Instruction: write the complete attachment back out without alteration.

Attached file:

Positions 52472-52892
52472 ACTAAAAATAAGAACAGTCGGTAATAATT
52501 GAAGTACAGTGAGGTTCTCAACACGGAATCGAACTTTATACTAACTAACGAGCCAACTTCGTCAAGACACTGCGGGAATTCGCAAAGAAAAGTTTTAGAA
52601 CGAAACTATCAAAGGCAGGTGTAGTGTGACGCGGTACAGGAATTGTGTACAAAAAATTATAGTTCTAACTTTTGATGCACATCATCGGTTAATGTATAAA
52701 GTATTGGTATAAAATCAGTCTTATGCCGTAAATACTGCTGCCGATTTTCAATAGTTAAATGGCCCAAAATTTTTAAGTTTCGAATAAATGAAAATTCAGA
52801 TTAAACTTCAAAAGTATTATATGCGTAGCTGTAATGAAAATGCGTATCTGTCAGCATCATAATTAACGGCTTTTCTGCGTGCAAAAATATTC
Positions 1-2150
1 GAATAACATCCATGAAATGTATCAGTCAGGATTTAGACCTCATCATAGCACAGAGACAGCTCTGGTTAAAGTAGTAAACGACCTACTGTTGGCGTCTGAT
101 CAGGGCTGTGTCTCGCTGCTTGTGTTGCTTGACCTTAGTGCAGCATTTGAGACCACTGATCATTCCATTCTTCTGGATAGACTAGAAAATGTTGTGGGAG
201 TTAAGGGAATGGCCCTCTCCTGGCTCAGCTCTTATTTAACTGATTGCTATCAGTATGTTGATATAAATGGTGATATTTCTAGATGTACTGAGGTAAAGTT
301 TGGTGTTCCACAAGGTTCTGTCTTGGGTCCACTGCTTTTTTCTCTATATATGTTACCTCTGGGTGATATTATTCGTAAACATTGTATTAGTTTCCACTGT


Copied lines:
Positions 52472-52892
52472 ACTAAAAATAAGAACAGTCGGTAATAATT
52501 GAAGTACAGTGAGGTTCTCAACACGGAATCGAACTTTATACTAACTAACGAGCCAACTTCGTCAAGACACTGCGGGAATTCGCAAAGAAAAGTTTTAGAA
52601 CGAAACTATCAAAGGCAGGTGTAGTGTGACGCGGTACAGGAATTGTGTACAAAAAATTATAGTTCTAACTTTTGATGCACATCATCGGTTAATGTATAAA
52701 GTATTGGTATAAAATCAGTCTTATGCCGTAAATACTGCTGCCGATTTTCAATAGTTAAATGGCCCAAAATTTTTAAGTTTCGAATAAATGAAAATTCAGA
52801 TTAAACTTCAAAAGTATTATATGCGTAGCTGTAATGAAAATGCGTATCTGTCAGCATCATAATTAACGGCTTTTCTGCGTGCAAAAATATTC
Positions 1-2150
1 GAATAACATCCATGAAATGTATCAGTCAGGATTTAGACCTCATCATAGCACAGAGACAGCTCTGGTTAAAGTAGTAAACGACCTACTGTTGGCGTCTGAT
101 CAGGGCTGTGTCTCGCTGCTTGTGTTGCTTGACCTTAGTGCAGCATTTGAGACCACTGATCATTCCATTCTTCTGGATAGACTAGAAAATGTTGTGGGAG
201 TTAAGGGAATGGCCCTCTCCTGGCTCAGCTCTTATTTAACTGATTGCTATCAGTATGTTGATATAAATGGTGATATTTCTAGATGTACTGAGGTAAAGTT
301 TGGTGTTCCACAAGGTTCTGTCTTGGGTCCACTGCTTTTTTCTCTATATATGTTACCTCTGGGTGATATTATTCGTAAACATTGTATTAGTTTCCACTGT